The end of Iron Man’s character arc had to be his death. Everything came full circle, and not just because he said, “I am Iron Man.” Ever since he became a superhero, Tony Stark has been unable to give it up. Once he became Iron Man, he could never not be Iron Man, and the MCU – particularly Iron Man’s solo trilogy – hammered this point home.
Pepper summed up the end of Tony’s character arc perfectly when she told him, “you can rest now.” If he’d been alive at the end of Endgame, fans wouldn’t have had to cry quite so much, but it would’ve ultimately felt disingenuous to the character.
“Everybody wants a happy ending, right? But it doesn’t always roll that way.” Iron Man’s ending was the right ending for his character, but it was still really upsetting. Captain America’s ending was also perfect for his character, but it was a happier one.
We got the sad part of Cap’s happy ending – catching up with an elderly Steve Rogers who had grown old with his wife and then been widowed – but it was still happier than Tony’s. Fans cried at both endings, but they were tears of joy for Cap’s.
Iron Man’s biggest fear and his eventual character arc ending were both telegraphed in Avengers: Age of Ultron. First, he saw a vision in which an alien threat that he couldn’t stop arrived and killed all of his friends, leaving him alive with the regret that he wasn’t able to save them.
This was cemented as Tony’s worst fear later when he spoke to Nick Fury in the Barton family’s barn. He said that watching his friends die wasn’t the worst part of the vision and Fury said, “the worst part is that you didn’t.” In the final battle of Endgame, Thanos very nearly succeeded in killing everybody, but he didn’t, because Tony sacrificed himself.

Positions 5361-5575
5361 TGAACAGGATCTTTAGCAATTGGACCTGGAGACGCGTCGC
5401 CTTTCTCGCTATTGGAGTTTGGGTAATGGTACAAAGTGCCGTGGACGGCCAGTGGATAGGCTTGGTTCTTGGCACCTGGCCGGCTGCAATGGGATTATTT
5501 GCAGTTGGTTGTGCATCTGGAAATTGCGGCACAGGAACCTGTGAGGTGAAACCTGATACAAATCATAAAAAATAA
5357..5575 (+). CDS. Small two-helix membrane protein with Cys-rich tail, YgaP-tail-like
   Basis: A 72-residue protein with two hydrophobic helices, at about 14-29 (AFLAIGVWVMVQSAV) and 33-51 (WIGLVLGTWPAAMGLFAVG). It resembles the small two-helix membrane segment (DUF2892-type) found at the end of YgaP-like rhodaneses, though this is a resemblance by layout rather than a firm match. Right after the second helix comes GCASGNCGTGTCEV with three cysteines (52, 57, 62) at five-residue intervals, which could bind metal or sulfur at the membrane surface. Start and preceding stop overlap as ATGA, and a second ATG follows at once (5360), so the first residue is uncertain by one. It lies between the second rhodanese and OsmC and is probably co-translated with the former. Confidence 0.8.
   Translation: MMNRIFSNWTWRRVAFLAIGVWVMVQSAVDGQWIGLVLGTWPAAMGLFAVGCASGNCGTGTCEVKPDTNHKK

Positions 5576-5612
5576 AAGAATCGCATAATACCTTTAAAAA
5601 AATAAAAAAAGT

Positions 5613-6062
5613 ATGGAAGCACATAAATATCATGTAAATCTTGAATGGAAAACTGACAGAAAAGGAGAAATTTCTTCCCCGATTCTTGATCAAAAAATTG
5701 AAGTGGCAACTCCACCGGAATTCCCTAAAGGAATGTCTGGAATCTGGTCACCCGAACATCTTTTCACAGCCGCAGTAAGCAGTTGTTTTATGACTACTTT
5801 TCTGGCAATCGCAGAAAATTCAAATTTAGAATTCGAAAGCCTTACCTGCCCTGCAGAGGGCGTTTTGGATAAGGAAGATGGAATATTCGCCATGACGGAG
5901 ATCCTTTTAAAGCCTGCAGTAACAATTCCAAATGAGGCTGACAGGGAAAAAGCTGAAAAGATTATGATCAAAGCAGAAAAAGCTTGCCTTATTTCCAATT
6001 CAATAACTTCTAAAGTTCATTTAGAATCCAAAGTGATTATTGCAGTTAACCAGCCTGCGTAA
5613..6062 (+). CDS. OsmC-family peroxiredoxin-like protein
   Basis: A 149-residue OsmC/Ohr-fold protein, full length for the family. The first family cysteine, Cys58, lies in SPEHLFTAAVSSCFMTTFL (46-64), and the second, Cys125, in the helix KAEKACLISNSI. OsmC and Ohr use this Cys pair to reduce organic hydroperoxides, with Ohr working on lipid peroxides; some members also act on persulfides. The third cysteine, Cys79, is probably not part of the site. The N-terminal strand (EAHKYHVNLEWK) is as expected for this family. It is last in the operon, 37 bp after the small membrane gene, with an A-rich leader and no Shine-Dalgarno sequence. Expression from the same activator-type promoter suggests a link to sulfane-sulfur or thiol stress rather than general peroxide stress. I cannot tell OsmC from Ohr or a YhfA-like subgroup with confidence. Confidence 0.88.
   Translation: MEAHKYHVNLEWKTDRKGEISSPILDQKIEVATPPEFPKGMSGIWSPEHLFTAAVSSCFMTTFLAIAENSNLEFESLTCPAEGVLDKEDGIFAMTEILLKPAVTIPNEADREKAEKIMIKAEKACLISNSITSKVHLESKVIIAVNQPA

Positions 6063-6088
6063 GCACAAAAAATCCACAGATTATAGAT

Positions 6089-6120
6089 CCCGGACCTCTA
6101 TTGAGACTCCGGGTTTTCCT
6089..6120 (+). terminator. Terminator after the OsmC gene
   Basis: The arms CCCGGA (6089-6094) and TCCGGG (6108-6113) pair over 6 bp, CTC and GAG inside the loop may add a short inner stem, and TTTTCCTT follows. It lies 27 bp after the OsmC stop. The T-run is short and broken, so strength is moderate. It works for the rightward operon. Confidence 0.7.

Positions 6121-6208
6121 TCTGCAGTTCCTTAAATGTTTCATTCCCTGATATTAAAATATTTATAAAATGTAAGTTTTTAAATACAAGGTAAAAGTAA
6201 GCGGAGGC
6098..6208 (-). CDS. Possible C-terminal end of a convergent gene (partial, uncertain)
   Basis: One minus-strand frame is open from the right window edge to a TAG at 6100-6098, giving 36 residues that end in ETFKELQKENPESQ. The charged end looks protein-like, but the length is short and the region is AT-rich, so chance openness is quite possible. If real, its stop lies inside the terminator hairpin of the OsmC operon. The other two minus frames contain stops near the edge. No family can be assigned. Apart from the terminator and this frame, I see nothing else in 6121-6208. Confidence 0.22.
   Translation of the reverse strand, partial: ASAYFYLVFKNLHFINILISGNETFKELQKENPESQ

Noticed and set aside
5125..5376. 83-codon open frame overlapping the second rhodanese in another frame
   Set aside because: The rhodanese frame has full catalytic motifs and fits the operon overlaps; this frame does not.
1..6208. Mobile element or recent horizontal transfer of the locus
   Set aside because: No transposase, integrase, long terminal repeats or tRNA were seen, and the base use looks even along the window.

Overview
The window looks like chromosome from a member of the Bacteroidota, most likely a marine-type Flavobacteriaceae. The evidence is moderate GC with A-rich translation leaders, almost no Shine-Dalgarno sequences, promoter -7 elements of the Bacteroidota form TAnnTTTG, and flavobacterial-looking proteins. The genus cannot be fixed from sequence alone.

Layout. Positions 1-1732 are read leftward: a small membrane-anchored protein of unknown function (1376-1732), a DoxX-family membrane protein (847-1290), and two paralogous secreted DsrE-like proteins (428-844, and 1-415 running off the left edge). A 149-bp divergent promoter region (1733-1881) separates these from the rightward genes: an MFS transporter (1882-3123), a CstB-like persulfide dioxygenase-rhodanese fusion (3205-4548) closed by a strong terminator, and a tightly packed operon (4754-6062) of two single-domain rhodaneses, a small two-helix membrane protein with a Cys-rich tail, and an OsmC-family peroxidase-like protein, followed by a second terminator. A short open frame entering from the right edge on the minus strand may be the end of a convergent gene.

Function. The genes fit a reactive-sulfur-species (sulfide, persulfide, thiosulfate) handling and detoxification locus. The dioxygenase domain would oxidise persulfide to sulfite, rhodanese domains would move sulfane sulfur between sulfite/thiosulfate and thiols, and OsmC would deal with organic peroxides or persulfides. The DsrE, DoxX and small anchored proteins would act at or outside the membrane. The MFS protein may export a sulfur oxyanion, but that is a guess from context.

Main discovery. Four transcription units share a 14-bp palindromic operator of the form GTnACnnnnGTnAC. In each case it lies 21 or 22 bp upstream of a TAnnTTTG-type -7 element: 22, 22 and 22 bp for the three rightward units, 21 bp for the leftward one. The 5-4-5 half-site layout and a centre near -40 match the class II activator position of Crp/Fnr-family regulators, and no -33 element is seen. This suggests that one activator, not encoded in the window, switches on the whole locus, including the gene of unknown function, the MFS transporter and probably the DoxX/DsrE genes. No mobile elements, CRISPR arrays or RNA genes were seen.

Iron Man’s ending was at the peak of the final battle. It was loud and operatic and bombastic. Cap’s ending managed to be just as moving with two people standing in a room, slowly dancing to an old record. Hayley Atwell has said since Endgame’s release that she thought the ending was perfect, because it was so subtle.
To end an action-packed three-hour comic book epic with such a quiet moment was a bold move by the Russo brothers, but it worked, because it put the focus on Steve and Peggy’s emotional journey, and it was earned from years of storytelling.
While Steve’s dance with Peggy was a beautiful moment, it was nowhere near as cinematic as the moment in which Thanos goes to snap his fingers and wipe out all of life in the universe and realizes he doesn’t have the Infinity Stones, only to turn and see Tony Stark with the Stones in his own Gauntlet. “I...am...Iron Man.”
Robert Downey, Jr.’s delivery of this line, paired with the sight of Tony kneeling on the battleground, ready to fulfill his destiny, is unforgettable. It’s been months since the movie came out and this moment is still stuck in fans’ heads.
Since Iron Man and Captain America were definitely done appearing in the MCU after Avengers: Endgame, fans were expecting at least one of them to die. Due to Chris Evans’ cryptic social media post on his final day of shooting, it seemed slightly more likely that it’d be him, but there were basically 50/50 odds on who it would be.
Apart from a couple of MCU Nostradamuses who put two and two together and predicted that Steve would use time travel to reunite with Peggy at the end of Endgame, that ending was the more unexpected of the two (even if it was unexpected because earlier in the movie, we were told it was impossible).